Evan Narcisse tackles T’Challa’s past by looking into the lives of his parents. Readers are finally properly introduced to N’Yami, T’Challa’s birthmother, in Rise of the Black Panther #1. Is it good?
Evan Narcisse’s writing flows well on the page, and as a result, Rise of the Black Panther #1 is deceptively packed with material. The comic is still the standard twenty pages for $3.99, but with so much story packed in, the comic feels like a steal. This wouldn’t be possible without artist Paul Renaud, who expertly manages the layouts in a way that allows for letterer Joe Sabino to fit the lengthy dialogue bubbles while still maintaining a visually pleasing page.
Renaud’s artwork throughout the issue is beautiful, balancing the action, romance, and politics in a way that very few artists can. This is perhaps best seen in the mid section where the issue flows perfectly from a battle between T’Chaka and Baron Von Strucker to the death of N’Yami. Renaud captures T’Chaka’s prowess in combat on one page and then shows his vulnerability in the next.
Narcisse’s characterization for T’Chaka is fascinatingly human. With few exceptions, T’Chaka has only been seen in the comics through the prism of T’Challa’s idolizing eyes, and so Narcisse works within that framework but still shows the very human wrinkles of the former king. T’Chaka is presented with a more traditional “bad boy” physicality, riding shirtless on a motorcycle through the countryside. Renaud’s artwork gives T’Chaka a swagger that borders on reckless, but both Renaud and Narcisse are careful never to make him buffoonish. It’s a nice contrast to T’Challa who, while often presenting as supremely confident, has always been plagued by doubts.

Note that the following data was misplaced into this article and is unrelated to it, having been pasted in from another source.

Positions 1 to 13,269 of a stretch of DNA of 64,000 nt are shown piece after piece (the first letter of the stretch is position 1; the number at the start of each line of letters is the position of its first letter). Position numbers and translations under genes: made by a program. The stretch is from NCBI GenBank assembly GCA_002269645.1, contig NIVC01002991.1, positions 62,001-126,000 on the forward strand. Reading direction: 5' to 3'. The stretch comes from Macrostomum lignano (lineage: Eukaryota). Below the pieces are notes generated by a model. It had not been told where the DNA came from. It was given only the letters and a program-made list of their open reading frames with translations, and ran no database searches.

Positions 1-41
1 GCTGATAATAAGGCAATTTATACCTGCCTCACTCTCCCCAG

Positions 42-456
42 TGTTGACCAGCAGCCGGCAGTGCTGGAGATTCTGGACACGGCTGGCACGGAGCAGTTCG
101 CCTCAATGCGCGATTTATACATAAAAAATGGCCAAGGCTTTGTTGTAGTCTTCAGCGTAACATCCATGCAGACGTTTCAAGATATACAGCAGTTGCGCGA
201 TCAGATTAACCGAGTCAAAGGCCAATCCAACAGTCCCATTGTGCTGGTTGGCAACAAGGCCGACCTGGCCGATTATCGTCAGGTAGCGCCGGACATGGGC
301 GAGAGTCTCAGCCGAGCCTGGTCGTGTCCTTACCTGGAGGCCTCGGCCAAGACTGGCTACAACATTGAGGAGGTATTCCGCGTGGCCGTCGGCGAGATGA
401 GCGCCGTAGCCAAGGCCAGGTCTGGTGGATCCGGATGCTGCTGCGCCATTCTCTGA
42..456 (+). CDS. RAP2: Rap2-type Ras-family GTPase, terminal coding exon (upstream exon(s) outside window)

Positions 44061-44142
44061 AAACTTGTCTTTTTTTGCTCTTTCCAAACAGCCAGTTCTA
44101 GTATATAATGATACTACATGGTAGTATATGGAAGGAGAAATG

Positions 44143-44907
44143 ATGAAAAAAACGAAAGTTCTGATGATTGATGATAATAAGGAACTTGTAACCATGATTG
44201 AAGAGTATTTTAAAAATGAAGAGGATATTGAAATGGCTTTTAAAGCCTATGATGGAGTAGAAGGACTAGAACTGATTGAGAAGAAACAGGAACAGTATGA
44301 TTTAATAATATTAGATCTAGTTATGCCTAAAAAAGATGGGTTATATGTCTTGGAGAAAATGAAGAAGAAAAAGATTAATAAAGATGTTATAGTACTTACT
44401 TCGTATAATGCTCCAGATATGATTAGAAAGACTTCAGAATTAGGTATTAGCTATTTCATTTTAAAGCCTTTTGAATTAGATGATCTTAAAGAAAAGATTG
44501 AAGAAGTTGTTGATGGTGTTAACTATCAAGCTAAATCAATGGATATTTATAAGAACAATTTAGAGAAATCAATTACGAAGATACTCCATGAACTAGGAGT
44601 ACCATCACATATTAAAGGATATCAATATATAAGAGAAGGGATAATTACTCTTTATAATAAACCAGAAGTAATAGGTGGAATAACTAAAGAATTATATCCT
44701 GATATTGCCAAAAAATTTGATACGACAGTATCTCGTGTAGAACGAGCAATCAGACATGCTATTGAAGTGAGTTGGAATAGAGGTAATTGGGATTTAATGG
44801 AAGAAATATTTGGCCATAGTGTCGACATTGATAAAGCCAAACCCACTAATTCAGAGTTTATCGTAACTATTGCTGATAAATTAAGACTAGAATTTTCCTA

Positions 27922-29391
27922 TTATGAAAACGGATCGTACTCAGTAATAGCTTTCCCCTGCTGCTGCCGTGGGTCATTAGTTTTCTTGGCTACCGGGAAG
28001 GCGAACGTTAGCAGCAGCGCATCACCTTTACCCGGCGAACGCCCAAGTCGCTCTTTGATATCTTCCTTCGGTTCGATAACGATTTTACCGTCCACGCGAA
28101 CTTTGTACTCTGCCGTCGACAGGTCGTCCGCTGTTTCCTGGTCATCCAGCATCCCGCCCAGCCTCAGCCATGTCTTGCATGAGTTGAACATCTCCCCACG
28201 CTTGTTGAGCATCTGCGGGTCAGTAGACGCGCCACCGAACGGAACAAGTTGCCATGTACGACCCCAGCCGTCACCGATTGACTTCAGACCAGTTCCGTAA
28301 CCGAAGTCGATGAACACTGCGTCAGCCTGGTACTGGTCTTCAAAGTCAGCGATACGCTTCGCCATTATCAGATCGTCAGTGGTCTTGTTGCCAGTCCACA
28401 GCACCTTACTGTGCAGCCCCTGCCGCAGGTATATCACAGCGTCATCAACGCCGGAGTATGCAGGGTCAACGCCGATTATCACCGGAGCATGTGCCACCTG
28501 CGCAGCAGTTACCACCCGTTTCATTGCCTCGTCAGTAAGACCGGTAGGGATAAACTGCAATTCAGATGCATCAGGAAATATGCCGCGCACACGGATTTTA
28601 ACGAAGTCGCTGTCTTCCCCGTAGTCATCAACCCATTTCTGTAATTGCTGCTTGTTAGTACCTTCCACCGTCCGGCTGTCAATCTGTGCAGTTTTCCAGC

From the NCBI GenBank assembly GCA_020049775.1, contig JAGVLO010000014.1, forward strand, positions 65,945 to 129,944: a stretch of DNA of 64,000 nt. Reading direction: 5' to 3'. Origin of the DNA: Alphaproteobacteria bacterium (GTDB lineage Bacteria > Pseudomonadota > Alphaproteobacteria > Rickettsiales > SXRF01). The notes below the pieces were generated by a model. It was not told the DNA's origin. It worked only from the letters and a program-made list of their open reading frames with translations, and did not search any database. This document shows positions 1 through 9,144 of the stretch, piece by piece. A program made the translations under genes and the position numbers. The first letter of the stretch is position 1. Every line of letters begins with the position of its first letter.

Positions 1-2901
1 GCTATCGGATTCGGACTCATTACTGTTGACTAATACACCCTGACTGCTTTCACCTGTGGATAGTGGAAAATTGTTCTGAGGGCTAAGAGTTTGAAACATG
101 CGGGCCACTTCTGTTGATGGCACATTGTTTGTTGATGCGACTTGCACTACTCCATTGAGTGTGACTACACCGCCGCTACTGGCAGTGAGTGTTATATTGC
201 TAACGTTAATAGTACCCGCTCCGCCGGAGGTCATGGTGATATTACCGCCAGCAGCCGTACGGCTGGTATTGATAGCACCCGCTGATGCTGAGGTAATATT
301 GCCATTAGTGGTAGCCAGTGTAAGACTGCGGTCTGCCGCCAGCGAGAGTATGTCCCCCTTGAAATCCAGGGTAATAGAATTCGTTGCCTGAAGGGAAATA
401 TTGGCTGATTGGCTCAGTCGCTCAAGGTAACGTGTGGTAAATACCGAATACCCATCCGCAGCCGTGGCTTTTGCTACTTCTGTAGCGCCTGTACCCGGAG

As fascinating as T’Chaka is in Evan Narcisse’s work, the real draw here is N’Yami, T’Challa’s birthmother. N’Yami has long been an enigmatic shadow in the Black Panther mythos, rarely mentioned, and hardly ever seen. Narcisse had a relatively blank slate to work with, and he does a fantastic job crafting her character as a scientist who attracts the attention of the King.
Rise of the Black Panther #1 is primarily told through the perspective of N’Yami’s journals and that works in the issue’s advantage. One of the concerns with recounting a character’s history is that it would read as dull to people already familiar with it. By framing it through N’Yami’s point of view, this history feels (and in many ways is) brand new.
Not quite everything works, though. There are moments that could breathe a little longer, like N’Yami’s ascent to royalty, but due to the amount of ground being covered, it doesn’t quite get the beats of reverential silence it deserves. Still, most of the moments in the comic land, such as the meeting between T’Challa’s grandfather, Azzuri, and Captain America, as well as Ramonda’s arrival in Wakanda. As a long time Black Panther fan, it was nice to finally see Shuri and Hunter in the same panel.
Is It Good?
Evan Narcisse makes a fantastic debut in Rise of the Black Panther #1, expertly weaving together T’Challa’s family history in an exciting way. The nuanced characterizations of N’Yami, T’Chaka, and Ramonda make for a really enjoyable comic that covers lots of ground. The artwork by Paul Renaud and colorist Stephane Paitreau is gorgeous in its ability to bring out the details and emotions of a scene, maximizing the impact of the issue.